I stood in the dreary lobby, sweating in my poofy white dress. As I stared at my Maid of Honor’s retreating back, panicked thoughts darted through my brain.
“How much am I sweating? What if I pit out? Will it show in the pictures?”
“What if I trip? Will the photographer feel the need to document the moment? Can I kick her if she does?”
“Oh my God, I’m getting married. I’m getting married, I’m getting married, I’m getting fricking married!”
As the music swelled, my dad turned to me and smiled. “Here we go,” he said. “Are you ready?”
Suddenly, all the moisture disappeared from my mouth. I tasted dust. Swallowing hard, I nodded.
“As ready as I’ll ever be.”
He took my arm and guided me through the door.
I hesitated, uncomfortable under the scrutiny of the 100 pairs of eyes staring at me. My dad squeezed my hand reassuringly and I took my first step down the aisle.
Forgetting what the wedding planner had said about taking measured strides, I bolted for the altar. Only my dad’s gently restraining arm kept me from running.
Suddenly we were there. As I gazed up into Brian’s calmly radiant face, the outside world faded away. This man, my heart sang. This man is going to be yours forever. My hand found his and together we stepped up to the altar.
For what seemed like forever, the minister droned on. I tried to pay attention, to commit every second of the ceremony to memory, but I kept getting distracted. I heard the rustling of my bridesmaids’ skirts. I saw dust swirling joyfully in the ray of sun that lit up the altar. I smelled crushed flowers and heavy incense and waxy smoke.
Then my cousins began to sing, their voices winging my fondest wishes for our marriage straight up to the heavens.
“Share each day with me, each night, each morning
Say you feel the way I do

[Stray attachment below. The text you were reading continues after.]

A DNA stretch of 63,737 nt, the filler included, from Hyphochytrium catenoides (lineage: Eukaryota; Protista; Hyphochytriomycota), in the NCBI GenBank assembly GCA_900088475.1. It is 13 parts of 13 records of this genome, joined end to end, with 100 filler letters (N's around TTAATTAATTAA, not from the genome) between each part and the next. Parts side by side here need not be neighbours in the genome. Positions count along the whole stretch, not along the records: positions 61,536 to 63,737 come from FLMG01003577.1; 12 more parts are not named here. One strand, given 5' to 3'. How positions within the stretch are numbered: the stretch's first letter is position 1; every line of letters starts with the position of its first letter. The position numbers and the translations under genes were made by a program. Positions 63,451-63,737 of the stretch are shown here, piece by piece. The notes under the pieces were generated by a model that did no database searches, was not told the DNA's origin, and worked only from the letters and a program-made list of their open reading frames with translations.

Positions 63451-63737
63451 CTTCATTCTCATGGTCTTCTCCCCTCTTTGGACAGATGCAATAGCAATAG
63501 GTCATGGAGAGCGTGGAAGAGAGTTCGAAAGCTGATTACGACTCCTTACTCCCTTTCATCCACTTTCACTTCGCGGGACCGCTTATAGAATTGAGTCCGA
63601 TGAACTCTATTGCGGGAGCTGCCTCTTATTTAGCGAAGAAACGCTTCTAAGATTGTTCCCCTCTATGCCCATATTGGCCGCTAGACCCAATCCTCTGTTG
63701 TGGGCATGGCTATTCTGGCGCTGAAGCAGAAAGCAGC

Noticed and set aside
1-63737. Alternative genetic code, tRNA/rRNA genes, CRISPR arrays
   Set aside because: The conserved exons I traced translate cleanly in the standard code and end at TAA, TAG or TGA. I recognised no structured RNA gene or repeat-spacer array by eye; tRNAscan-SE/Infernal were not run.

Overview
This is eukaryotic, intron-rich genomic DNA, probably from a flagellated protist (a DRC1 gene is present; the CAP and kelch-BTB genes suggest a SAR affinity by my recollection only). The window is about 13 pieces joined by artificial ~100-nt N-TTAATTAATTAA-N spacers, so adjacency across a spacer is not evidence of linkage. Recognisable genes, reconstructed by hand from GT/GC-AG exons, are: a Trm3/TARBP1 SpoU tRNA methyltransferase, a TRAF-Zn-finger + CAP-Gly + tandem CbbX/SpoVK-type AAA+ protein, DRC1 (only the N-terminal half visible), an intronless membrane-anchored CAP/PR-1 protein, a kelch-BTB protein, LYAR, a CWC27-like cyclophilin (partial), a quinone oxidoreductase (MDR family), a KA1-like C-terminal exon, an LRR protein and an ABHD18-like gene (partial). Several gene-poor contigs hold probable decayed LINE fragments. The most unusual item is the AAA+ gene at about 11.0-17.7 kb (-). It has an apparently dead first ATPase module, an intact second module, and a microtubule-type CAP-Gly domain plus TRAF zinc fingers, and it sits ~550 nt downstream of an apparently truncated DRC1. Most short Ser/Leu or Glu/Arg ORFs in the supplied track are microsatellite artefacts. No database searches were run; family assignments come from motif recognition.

That’s all I ask of you
Anywhere you go, let me go too
Love me, that’s all I ask of you…”
“Amen,” I whispered, smiling at my soon-to-be husband.
Before I knew it, Brian was sliding the wedding band we had chosen on my finger.
Then the minister’s voice swirled out of the ether. “Do you take this man to be your lawfully wedded husband, to love him, comfort him, honor him and keep him for as long as you both shalt live?”
A lump formed in my throat as tears threatened to spill. I couldn’t speak. Couldn’t breathe.
The silence stretched interminably as I tried to find enough air to get the words out. Brian began to look panicked. The audience stirred restlessly.
Finally I managed to swallow.
The entire church heaved a relieved sigh.
“Then by the powers vested in me…I pronounce you man and wife!”
Wife! I was Brian’s wife! Joy zinged through my body and I grinned as he leaned down to kiss me.
“I thought you were having second thoughts for a minute there,” he whispered, lips inches from mine.
“I’ve never been so sure of anything in my life,” I said and kissed him for all I was worth.
This was written for the Red Dress Club’s Memoir Writing Tuesday. The prompt asked us to imagine what five minutes of our lives we’d want our children to experience after we’re gone. This is more than five minutes…but I want her to know she came from a place of love.